Placeholder Image

Subtitles section Play video

  • Hi everyone, I'm Susie.

  • Today I’m going to share with you

  • some unusual attitudes that British people have.

  • I’ve talked to some of my friends and family,

  • and we agree that these are beliefs and attitudes

  • that are typically held by many British people.

  • Okay, so the reason I wanted to make this video is that

  • I think it’s interesting

  • how certain groups and cultures of people

  • tend to have beliefs or ways of thinking

  • that are unseen and unspoken of

  • and this might be difficult to sense or understand

  • if you are someone from a different group

  • or from a different culture.

  • So the first one that I've written is that

  • we really hate boasting

  • and I think that's definitely a big part of British culture.

  • Really just don't boast.

  • Don't big yourself up in any way.

  • People really are sensitive to it and don't like it.

  • It’s seen as a very negative trait.

  • I have had many conversations with people from China

  • who might come to me and say,

  • Hi, I'm so and so.

  • I've been doing this for a while

  • and I'm high up in this company,

  • and tell me in quite a lot of detail

  • about what they're doing for work

  • and maybe how successful they are.

  • And to me, I often feel like I've just met you

  • and you're telling me this kind of information

  • and so I'm not quite sure what to do with the information.

  • I just... you know, nod and smile like,

  • okay that's great.

  • Usually, in conversation with a British person,

  • those details about your career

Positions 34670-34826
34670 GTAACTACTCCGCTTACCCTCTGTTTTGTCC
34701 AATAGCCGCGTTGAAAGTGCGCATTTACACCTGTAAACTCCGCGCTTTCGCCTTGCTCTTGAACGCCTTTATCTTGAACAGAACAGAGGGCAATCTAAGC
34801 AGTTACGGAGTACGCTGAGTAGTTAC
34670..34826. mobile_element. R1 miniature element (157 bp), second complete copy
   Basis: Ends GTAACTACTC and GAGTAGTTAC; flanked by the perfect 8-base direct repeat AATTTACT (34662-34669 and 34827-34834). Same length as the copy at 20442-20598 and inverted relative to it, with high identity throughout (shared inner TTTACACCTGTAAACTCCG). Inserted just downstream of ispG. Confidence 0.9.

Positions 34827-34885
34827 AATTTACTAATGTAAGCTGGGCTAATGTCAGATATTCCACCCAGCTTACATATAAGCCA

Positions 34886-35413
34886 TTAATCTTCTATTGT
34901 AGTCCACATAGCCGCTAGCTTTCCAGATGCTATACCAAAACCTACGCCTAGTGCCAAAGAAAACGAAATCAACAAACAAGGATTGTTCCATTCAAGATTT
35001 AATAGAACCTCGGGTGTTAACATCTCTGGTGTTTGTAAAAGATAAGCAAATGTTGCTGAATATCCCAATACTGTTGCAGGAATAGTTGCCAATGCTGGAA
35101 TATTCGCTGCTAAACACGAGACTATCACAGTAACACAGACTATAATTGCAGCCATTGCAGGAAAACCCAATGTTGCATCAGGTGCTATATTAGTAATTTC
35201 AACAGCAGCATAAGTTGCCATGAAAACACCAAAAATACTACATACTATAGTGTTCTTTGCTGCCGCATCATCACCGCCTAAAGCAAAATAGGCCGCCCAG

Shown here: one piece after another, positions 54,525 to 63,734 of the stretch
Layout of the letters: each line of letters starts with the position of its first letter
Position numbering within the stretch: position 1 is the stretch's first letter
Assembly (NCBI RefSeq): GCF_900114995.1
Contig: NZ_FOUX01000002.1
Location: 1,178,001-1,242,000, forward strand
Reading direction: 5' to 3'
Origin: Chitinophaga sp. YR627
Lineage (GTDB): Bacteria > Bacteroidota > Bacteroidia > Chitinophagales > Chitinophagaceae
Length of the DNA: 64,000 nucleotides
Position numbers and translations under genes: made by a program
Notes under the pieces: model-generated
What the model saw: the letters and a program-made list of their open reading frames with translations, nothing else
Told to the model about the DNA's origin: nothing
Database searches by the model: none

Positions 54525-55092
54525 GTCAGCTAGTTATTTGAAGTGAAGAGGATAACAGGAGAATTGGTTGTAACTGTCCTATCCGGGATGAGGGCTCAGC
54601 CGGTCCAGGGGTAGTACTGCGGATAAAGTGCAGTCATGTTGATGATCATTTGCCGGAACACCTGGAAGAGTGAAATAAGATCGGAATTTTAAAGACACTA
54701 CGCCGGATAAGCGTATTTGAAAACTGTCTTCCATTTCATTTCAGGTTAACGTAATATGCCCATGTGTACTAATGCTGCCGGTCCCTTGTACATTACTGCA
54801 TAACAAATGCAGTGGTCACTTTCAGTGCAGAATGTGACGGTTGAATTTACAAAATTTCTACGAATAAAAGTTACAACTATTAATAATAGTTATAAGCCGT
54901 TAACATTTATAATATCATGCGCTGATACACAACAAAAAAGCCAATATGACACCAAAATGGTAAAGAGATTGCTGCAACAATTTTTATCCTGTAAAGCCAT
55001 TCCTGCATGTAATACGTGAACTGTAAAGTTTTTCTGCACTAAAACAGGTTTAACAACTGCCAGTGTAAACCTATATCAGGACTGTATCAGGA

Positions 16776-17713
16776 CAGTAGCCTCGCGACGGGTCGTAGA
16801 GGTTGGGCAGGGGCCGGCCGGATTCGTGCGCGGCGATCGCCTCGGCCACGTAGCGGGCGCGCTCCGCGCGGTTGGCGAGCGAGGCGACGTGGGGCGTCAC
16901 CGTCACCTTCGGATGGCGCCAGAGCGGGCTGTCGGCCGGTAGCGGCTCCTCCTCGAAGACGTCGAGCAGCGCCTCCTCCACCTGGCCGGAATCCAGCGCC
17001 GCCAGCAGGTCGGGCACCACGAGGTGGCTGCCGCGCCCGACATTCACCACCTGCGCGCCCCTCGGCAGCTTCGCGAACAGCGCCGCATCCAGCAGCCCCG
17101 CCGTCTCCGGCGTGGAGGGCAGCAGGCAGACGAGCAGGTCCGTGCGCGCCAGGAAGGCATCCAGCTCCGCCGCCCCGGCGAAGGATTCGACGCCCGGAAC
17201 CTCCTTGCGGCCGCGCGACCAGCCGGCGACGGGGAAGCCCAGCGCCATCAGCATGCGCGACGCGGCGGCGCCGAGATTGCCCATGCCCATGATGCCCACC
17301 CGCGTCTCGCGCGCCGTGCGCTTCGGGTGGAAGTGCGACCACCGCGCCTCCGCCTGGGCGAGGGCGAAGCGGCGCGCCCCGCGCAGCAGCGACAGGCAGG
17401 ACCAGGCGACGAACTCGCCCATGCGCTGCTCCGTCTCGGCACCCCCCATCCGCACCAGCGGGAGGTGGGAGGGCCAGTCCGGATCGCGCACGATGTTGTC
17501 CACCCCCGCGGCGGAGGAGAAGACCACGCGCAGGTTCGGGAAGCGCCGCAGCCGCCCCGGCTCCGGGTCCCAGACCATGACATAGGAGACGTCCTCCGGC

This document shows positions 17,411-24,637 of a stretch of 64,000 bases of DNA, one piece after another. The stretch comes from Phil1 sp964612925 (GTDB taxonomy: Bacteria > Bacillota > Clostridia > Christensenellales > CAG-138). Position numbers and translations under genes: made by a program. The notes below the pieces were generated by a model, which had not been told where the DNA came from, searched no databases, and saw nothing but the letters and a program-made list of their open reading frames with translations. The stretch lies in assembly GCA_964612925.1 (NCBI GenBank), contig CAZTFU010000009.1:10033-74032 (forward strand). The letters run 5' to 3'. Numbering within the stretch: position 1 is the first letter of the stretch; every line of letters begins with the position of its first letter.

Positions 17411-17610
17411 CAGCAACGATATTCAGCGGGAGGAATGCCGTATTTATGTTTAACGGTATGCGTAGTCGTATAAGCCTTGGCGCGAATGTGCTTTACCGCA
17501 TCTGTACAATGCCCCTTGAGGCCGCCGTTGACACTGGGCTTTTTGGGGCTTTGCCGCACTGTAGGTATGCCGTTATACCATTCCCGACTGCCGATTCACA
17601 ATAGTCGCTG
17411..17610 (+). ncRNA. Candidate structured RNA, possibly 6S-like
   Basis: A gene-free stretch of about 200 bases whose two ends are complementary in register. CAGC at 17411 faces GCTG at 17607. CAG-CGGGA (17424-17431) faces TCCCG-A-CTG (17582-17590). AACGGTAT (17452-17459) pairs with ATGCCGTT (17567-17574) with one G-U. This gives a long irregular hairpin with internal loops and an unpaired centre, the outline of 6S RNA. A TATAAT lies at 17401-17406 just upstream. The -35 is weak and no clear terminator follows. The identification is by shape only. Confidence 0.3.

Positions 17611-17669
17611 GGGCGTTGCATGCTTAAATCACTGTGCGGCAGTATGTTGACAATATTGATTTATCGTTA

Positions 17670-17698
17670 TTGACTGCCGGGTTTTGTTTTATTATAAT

• wouldn't really come to light at all if ever to be honest.

  • Like if you are successful,

  • you would just never mention it.

  • It wouldn't need to be something that would be said.

  • And the act of not mentioning it

  • would be very admirable.

  • Next, I've written that

  • we don't want to appear weak

  • in terms of accepting help, admitting we're sick,

  • not working or having a nap.

  • Okay, so there's definitely this culture of

  • we need to push through.

  • We need to be seen to be busy and to be trying hard

  • and almost to be suffering in a way.

  • And this probably comes from

  • around the Industrial Revolution or the war,

  • it comes from those kinds of periods.

  • Our grandparentsgeneration was definitely very hard working.

  • This stiff upper lip, keep going,

  • keep calm and carry on type attitude.

  • And especially taking sick days off work is relatively, I think...

  • it's an unspoken rule that

  • that is not a great thing to do on a consistent basis.

  • There'll be a kind of a judgment that's passed around the office.

  • You know, where’s so-and-so?

  • Oh they're sick again.

  • Okay hmm, interesting.

  • And so people might not always be as sympathetic

  • as perhaps they should be.

  • Again, this is definitely a stereotype.

  • Of course, there are many people

  • who are very kind and sympathetic.

  • Perhaps in comparison to other cultures,

  • you might find that there's more of a looking down on

  • being ill and being weak like this.

  • Another example is taking a nap.

  • You could quite possibly be seen as lazy

  • if you take a nap at work.

  • Number three, we don't like talking about class

  • even though we know it exists.

  • Okay, so this is kind of a tricky subject.

  • I think the class system in the UK has been

  • relatively famous around the world.

  • You know, we can watch period dramas

  • and get a pretty clear understanding that

  • there was the upper class and the lower class.

  • These days it's much more complicated than that

  • and less clear, less obvious.

  • It's difficult to tell what class or background

  • someone has come from.

  • As technology has meant that

  • what we perceive to be good jobs is shifting and changing,

  • people are coming into a lot of money in different ways

  • and it's easier to become a multi-millionaire